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tv   Truman and the Pacific War  CSPAN  September 5, 2015 9:23am-10:01am EDT

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union would be excluded. the bomb was not intended to keep the russians out of war. that would have been impossible. this was moscow's historic opportunity to settle the century long struggle among japan, china, and russia for control over northeast asia. stalin was determined to seize it. make no mistake about it. but truman was equally determined to limit their events to the asian mainland -- their advance to the asian mainland. to limit the soviet position in korea, truman sought to circumscribe the soviet position in manchuria. he supported f.d.r.'s plan for a treaty between russia and china and the creation of a coalition government. truman and burns decided on this strategy without input from their advisors. final details worked out aboard
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the uss augusta on the way to tsdam july 7-14. although truman took a large entourage, he and burns excluded every single one of their advisors except for admiral leahy and three state department officials. specialist, the director of european affairs, and their top draftsman. they were all excluded and would travel separately to the conference. sdam was going to be a high-stakes poker game. truman had two aces in the hole to play against stalin. not only did he have the power to bring the war to an earlier end at least one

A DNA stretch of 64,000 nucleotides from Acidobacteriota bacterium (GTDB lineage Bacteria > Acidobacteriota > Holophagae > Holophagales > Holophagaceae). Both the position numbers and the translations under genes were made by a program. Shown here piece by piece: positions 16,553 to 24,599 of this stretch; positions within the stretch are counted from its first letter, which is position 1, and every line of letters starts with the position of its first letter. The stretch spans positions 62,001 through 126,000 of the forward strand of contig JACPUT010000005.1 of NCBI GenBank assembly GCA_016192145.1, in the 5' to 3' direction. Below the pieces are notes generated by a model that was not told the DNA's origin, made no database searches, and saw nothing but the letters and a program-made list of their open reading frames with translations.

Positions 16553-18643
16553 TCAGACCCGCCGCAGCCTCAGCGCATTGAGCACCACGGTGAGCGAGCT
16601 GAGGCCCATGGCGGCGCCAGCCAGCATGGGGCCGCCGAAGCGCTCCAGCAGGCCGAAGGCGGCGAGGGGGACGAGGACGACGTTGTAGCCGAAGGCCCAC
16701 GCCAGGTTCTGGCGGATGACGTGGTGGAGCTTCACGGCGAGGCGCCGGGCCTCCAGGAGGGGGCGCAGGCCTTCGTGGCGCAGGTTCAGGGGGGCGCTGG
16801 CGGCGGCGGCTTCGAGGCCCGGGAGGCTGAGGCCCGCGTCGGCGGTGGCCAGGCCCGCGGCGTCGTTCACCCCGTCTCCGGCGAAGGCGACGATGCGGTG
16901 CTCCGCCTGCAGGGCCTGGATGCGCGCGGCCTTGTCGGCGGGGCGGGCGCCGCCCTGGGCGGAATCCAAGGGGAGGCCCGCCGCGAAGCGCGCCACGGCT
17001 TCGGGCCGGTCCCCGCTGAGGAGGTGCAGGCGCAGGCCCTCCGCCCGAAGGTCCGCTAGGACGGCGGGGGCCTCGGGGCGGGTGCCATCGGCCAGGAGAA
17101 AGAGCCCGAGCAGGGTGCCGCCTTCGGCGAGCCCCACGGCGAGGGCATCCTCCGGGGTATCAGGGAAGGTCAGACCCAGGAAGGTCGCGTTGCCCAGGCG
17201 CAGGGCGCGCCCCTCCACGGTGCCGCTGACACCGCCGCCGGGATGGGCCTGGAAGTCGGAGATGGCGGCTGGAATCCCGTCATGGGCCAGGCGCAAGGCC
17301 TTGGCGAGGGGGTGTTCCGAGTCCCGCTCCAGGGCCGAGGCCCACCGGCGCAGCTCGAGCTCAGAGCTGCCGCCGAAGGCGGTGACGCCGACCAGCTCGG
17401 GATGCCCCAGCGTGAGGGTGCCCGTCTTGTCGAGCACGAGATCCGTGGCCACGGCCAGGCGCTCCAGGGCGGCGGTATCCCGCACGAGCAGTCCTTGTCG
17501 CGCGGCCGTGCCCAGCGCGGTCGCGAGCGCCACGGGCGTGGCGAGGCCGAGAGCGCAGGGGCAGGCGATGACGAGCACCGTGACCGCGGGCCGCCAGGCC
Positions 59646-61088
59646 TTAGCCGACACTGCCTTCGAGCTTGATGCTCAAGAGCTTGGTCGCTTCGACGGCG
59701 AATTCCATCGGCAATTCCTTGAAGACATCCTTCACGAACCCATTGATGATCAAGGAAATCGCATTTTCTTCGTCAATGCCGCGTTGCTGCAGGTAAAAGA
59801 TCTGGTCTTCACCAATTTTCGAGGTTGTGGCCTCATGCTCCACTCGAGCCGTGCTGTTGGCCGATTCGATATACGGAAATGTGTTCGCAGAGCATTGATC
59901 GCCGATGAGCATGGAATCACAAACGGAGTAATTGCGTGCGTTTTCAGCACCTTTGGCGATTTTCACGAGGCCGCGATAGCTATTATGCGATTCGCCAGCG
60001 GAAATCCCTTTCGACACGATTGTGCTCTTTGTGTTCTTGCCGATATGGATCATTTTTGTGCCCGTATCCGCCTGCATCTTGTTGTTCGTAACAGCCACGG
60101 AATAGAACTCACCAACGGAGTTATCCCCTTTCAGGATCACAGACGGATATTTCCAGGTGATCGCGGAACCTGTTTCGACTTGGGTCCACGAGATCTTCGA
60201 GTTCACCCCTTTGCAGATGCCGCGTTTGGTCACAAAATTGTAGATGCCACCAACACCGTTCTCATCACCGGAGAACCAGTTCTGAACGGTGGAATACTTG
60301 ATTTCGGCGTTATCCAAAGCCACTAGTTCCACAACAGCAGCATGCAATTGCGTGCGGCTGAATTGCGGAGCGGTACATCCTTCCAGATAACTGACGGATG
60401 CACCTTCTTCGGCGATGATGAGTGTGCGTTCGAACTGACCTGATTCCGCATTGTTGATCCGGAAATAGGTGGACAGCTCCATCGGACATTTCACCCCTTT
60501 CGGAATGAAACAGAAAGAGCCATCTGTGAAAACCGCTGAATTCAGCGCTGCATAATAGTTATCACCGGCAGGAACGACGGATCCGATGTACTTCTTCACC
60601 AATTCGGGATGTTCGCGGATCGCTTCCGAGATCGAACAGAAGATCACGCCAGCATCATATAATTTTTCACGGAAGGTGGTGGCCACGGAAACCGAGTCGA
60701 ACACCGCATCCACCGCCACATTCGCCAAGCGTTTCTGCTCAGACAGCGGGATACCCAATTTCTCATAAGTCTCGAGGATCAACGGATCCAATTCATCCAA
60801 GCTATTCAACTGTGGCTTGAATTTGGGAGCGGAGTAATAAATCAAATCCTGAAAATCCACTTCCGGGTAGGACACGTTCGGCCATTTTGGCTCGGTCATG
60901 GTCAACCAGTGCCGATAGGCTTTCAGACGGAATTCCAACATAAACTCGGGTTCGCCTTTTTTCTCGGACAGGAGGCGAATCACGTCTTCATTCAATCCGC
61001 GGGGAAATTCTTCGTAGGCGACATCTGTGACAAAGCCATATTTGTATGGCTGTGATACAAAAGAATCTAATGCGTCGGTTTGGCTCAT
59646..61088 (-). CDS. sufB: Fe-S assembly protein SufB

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atomic bomb, but he had the indoor -- emperor's willingness to end the war. indicated the japanese were playing a risky and dangerous game. they had adopted the basic strategy for conducting the war. their plan was to fight a one-front war against the united states, attempt to administer a decisive defeat in repulsing the invasion, and sue for peace on favorable terms for a soviet mediation. the emperor's, instincts remained but a military triumph must precede any diplomatic maneuver. the japanese were gambling they could keep the conflict on one russians,nlisting the
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even though the russians had announced the neutrality treaty and were moving to the far east. the supreme war council recognized the russians planned to expand her influence in the far east by striking at the most opportune moment. but they did not expect that moment to arrive until late summer or early fall. looming before the japanese leadership was that they would suffer the fate of germany. the defeat, dismemberment, and occupation of germany had to have been uppermost in the emperor's mind. facedeatest danger japan was not merely destruction and defeat, which were now inevitable, but dismemberment and the end of the dynasty. it was a term with layers of meaning, as we have heard. it was centered on the concept of the national policy.